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ch7-part2 - Chapter 7 mitotic crossing-over/recombination...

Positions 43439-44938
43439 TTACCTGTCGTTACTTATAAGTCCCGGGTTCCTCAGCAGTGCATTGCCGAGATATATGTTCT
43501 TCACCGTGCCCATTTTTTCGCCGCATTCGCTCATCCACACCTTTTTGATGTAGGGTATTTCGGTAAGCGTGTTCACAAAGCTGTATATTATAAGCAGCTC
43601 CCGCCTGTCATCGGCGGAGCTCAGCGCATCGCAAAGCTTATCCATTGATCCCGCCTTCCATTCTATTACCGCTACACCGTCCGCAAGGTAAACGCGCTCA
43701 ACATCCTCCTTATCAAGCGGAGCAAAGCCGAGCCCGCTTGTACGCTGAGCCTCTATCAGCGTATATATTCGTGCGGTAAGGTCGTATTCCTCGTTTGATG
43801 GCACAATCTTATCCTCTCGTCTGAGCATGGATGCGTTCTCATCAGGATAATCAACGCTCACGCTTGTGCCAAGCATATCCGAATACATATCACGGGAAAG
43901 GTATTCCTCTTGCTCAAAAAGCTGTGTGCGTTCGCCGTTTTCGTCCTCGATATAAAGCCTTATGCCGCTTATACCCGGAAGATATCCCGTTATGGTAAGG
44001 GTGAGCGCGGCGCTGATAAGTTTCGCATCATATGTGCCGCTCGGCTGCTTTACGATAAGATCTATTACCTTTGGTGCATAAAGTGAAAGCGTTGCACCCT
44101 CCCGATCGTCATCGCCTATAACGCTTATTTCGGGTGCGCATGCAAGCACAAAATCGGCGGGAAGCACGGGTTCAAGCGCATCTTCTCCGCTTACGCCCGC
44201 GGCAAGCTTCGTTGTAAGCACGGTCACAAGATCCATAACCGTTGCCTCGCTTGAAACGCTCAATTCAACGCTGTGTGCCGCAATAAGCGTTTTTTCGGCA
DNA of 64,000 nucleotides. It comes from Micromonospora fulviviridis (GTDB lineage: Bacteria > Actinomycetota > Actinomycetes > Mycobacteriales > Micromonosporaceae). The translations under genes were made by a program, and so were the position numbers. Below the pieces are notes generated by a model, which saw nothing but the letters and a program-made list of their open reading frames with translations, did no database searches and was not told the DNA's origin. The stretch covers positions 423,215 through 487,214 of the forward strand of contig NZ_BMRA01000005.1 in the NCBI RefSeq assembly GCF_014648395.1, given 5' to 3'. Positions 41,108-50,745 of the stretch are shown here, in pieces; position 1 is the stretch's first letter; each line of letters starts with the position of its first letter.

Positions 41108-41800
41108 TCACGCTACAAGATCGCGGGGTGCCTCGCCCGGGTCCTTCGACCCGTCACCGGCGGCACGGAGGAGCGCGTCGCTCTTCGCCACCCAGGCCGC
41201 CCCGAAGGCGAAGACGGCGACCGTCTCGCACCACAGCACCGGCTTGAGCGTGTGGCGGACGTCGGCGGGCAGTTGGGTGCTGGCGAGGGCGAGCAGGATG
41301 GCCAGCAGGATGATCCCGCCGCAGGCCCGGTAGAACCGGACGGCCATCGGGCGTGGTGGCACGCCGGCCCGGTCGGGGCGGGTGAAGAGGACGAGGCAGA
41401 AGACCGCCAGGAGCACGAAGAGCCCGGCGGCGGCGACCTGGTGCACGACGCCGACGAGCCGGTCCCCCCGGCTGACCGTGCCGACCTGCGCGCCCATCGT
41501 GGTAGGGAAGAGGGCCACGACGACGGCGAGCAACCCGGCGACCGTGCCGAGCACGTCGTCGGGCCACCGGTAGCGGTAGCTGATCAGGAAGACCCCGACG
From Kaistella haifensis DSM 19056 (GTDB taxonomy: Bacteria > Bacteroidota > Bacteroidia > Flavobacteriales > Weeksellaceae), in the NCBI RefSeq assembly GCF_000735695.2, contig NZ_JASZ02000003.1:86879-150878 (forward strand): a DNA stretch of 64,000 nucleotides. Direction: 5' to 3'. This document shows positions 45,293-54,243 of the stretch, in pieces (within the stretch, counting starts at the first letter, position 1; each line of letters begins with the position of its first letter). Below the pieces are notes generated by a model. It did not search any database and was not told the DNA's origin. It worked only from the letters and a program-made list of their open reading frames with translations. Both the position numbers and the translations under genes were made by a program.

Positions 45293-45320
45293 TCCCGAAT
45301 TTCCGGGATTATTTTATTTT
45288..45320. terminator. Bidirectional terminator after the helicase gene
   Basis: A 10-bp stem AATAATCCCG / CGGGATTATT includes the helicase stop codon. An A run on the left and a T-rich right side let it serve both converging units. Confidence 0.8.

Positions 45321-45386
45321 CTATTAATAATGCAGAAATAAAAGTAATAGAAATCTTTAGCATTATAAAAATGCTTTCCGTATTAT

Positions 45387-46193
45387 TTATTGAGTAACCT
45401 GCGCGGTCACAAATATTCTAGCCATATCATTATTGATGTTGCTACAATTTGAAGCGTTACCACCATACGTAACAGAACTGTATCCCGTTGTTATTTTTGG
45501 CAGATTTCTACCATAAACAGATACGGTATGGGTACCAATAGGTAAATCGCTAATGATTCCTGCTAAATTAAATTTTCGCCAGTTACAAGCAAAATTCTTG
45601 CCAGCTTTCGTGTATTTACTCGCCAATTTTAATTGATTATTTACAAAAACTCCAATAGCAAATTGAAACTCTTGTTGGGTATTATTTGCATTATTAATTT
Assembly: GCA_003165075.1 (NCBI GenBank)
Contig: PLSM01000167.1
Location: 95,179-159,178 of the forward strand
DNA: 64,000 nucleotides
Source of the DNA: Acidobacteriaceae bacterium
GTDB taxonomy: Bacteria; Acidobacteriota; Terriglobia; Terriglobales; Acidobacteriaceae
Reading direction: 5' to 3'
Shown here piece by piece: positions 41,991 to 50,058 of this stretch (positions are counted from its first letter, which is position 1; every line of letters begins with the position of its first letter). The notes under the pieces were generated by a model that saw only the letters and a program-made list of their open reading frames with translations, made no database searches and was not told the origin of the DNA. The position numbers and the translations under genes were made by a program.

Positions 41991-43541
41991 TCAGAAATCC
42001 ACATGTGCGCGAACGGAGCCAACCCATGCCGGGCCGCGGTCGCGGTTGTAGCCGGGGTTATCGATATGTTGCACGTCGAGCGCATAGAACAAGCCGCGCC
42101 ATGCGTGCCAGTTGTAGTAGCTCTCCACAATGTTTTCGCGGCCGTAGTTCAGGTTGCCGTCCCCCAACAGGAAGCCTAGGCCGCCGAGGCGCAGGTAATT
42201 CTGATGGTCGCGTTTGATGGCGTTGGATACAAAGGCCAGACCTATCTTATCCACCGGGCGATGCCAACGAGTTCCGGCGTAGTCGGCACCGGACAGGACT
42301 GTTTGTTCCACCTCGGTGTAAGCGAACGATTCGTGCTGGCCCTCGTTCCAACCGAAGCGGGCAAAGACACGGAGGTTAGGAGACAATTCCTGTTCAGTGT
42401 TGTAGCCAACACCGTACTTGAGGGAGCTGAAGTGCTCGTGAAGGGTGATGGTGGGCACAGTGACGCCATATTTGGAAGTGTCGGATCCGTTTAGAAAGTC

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Chapter 7 mitotic crossing-over/recombination – produces progeny cell with a combo of genes which differs from that of the diploid parental cell that entered the mitotic cycle; non-inheritable o occurs at a stage similar to the 4-stranded prophase I forms rarely, so this event is rare o Curt Stern – 1936 – Drosophila X-linked genes twin spots – a mosaic phenotype spot w/in mostly wild type phenotype b/c twin spots adjacent, they must be reciprocal products of the same event F1 genotype – sn y+/sn+ y genes in repulsion o then, mitotic X-over – occurs after gene duplication twin spots when X-over w/ both chrom on one side single recessive spot when X-over btwn gene loci o other recessive spot occurs w/ a Double X-over o in general, mitotic X-over makes all genes distal to X-over (btwn X- over pt and end of chrom arm) homozygous IF chromatid pairs align appropriately at the metaphase plate (happens ½ of time – if each arm that underwent X-over pairs w/ arm that didn’t undergo X-over) o In Aspergillus nidulans (fungus) can be used to construct genetic maps can’t do meiotic X-over b/c organism selfs suitable for mitotic recomb studies asexual spores are uninucleate phenotype of each asexual spore controlled by genotype can fuse 2 haploid strains that differ in nuclear genotypes by mixing them together o called heterokaryons – 2 nuclear types coexist in same mycelium and divide mitotically w/in the same cytoplasm Strain 1: w ad+ pro paba+ y+ bi Strain 2: w+ ad pro+ paba y bi+ white –w-> yellow –y-> green heterokaryon is mottled yellow & white spores haploid nuclei in heterokaryon rarely diploidize
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